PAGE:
I've never been atracted to the idea of the Unknown Warrior, buried in Westminster Abbey. His corpse was deliberately chosen after the First World War so that nobody should ever know who he was, or even from which theatre of war he came. It has seemed to me that this idea (although I understand its motivations) disregards the sacred reality and particularity of every individual human being. The airy subPlatonic notion of a representative unknown and depersonalised soldier, surely, is a lesser concept than the rich truth of whoever the real person buried in the Abbey actually and really was, made by God in all his uniqueness.
I feel rather like this about the recent burial, with Jewish rites, of bones from Auschwitz, in the Jewish cemetery at Bushey in Hertfordshire. The site is apparently destined to become a holocaust memorial.
We have been told very little about these bones. Presumably scientific examination was undertaken which did prove that they were Jewish? How so? Might not the results of the investigations have also shown where they originally came from? Were they members of the same family? - that would give a particular resonance to this sombre event. Popular archaeological programmes on TV create the impression that, given DNA and so many other modern wonders of Natural Philosophy, a very great deal can be discovered from the smallest fragments of human tissue.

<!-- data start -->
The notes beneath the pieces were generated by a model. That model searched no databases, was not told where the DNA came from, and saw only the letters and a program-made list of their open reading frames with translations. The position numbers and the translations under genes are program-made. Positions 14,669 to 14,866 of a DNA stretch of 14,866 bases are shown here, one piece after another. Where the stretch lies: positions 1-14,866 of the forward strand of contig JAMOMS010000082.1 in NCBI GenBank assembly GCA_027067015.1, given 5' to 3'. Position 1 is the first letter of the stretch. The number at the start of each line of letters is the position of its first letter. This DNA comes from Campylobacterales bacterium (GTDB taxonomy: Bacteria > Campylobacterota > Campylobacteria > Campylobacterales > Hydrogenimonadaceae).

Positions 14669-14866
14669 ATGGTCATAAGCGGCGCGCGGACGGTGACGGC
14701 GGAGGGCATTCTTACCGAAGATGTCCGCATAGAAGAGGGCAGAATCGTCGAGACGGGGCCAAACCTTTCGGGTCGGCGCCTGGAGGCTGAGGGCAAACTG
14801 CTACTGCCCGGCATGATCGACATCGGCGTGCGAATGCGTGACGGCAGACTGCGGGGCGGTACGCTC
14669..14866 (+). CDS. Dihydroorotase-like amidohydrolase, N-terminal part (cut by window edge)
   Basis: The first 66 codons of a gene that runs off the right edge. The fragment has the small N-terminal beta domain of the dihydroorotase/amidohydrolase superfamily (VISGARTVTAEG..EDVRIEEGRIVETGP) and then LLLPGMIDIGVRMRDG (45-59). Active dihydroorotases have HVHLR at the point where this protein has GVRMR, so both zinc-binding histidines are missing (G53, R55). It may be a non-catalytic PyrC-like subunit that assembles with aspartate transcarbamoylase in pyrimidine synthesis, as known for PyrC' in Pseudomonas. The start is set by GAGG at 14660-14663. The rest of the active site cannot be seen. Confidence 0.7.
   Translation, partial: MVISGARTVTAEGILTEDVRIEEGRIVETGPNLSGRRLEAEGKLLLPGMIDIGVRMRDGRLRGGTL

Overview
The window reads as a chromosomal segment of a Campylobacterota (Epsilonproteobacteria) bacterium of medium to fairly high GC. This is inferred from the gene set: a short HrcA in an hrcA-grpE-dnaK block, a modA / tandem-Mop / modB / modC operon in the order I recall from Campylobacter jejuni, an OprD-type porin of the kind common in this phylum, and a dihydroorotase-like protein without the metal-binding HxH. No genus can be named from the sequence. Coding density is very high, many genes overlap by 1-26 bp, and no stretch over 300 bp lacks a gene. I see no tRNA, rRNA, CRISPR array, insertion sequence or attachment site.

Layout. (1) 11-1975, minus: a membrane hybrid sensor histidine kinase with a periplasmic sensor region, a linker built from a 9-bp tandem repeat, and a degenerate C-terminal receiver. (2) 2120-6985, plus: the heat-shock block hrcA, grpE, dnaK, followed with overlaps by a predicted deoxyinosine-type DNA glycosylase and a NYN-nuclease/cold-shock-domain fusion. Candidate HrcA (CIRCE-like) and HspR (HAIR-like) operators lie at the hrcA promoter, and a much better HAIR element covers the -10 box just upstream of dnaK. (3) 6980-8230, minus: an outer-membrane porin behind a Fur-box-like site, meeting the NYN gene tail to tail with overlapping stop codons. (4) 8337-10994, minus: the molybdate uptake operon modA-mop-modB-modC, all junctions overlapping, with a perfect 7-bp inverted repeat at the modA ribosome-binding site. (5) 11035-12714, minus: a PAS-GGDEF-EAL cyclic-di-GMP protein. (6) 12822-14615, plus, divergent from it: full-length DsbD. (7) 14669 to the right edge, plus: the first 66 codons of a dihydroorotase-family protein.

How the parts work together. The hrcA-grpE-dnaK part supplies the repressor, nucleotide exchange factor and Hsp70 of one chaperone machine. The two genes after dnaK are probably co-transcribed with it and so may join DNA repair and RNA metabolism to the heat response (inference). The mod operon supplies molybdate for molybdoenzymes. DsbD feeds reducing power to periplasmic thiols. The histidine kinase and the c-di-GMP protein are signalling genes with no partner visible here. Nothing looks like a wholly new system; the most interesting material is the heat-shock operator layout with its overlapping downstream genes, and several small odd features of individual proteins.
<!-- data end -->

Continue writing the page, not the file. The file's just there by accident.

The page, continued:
I don't want to make a great fuss about this. I certainly do wish the Jewish community well as they honour these members of their race with the respectful burial they were denied in the fearful genocide of Hitlerite Europe. And I am very glad that Vincent Nichols was at the event.
I am just uneasy about the lack of information made public in our media. It is almost as if, as in the case of the Unknown Warrior, the real point of the operation is the elimination of the individuality of those buried.